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Southern Historical Society Papers, Volume 25. (ed. Reverend J. William Jones), chapter 1.4 (search)
horses had left in their haste, our horses showed great distress. I had just dismounted and put my horse in the place of one that had gotten very lame in the battery and was leading him rather than to ride, when General Forrest came by and said: Jones, when we catch them Yankees, you shall have the best horse they have got. At Blountsville the raiders stopped and fed, and issued out their ammunition and rations to their men, then corralled their wagons and set them on fire, our men were gathe could be found we had to leave without crossing. From here we went on to Columbia where we again met General Forrest. From Columbia we moved to a beautiful poplar grove near Franklin, and here the command was reorganized and we had a rest. R. Y. Jones. The surrender of Colonel Streight. General Dabney Herndon Maury, who is the oldest surviving Major-General of the Confederate States Army, in his entertaining Recollections of a Virginian (pp. 208-9), gives the following account of the
Southern Historical Society Papers, Volume 25. (ed. Reverend J. William Jones), James Louis Petigru, (search)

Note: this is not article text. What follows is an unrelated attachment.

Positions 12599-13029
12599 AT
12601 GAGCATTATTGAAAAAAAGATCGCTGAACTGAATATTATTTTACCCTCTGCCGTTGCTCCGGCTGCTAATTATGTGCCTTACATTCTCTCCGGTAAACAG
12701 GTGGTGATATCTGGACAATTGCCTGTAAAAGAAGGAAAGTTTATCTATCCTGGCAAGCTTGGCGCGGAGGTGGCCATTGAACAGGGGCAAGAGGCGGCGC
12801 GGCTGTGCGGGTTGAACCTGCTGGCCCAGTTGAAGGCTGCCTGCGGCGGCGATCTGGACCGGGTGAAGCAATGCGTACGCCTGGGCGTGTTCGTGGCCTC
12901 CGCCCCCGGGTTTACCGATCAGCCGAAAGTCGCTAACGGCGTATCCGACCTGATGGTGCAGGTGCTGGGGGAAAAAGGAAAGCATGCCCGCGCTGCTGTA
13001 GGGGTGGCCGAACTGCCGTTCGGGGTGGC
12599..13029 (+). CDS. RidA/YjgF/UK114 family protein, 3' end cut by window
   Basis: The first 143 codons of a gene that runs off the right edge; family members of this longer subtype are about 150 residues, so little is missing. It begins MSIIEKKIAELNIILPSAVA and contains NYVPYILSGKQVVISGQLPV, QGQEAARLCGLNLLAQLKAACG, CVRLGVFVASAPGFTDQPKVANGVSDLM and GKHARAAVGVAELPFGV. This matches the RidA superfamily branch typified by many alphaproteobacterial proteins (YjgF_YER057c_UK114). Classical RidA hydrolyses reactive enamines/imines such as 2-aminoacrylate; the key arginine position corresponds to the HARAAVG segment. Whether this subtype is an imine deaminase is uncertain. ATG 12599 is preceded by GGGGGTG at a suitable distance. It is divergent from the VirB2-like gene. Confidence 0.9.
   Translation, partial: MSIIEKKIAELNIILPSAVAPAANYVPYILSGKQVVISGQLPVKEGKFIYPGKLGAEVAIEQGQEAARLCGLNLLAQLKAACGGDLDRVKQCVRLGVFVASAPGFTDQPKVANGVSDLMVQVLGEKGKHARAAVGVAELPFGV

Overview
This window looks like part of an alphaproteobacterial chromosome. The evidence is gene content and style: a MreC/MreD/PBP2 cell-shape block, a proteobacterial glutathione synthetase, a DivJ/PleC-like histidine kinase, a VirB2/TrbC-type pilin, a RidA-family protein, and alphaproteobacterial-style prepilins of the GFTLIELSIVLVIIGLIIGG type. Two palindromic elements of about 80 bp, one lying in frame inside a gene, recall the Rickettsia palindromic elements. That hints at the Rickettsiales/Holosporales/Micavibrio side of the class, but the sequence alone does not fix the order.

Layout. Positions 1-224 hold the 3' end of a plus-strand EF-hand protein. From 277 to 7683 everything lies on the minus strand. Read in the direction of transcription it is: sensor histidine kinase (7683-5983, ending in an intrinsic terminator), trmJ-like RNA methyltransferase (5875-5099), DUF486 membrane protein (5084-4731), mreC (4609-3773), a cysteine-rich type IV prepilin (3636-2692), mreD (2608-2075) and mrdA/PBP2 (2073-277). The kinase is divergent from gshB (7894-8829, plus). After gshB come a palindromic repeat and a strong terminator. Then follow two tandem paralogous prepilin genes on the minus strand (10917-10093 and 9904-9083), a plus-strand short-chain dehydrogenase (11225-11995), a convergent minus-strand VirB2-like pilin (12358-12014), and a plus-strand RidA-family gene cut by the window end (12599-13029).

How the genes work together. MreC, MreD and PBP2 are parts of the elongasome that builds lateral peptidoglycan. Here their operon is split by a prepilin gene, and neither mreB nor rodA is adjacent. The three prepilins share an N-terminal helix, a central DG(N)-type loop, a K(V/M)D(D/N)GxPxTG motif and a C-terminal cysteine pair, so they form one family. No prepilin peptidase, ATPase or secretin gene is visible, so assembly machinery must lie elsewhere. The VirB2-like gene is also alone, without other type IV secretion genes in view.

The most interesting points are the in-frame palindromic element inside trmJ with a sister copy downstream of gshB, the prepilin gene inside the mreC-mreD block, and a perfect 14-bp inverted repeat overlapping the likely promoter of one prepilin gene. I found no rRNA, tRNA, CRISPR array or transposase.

When the army crossed the Potomac, it was expected of the cavalry to furnish reliable informamation of the movements of the Army of the Potomac. I can find nothing in the records that throws any light upon what it was that detained the two brigades under Robertson in Virginia until July 1st, when they crossed the river at Williamsport. The Army of the Potomac had been withdrawn from Loudoun—the last of the cavalry crossing the river on the 27th, and the positions taken up that night. General Jones, commanding one of the brigades, takes up his report on the 29th, with his command at Snickersville, Loudoun county. There were no reports from the other brigade, and it appears there were no reports from either of them to General Lee at the time of the movements of the enemy. Would not have crossed. What General Lee would have done, had he known the facts fully instead of being compelled to act upon the imperfect information of the scout, is a question open to speculation, for G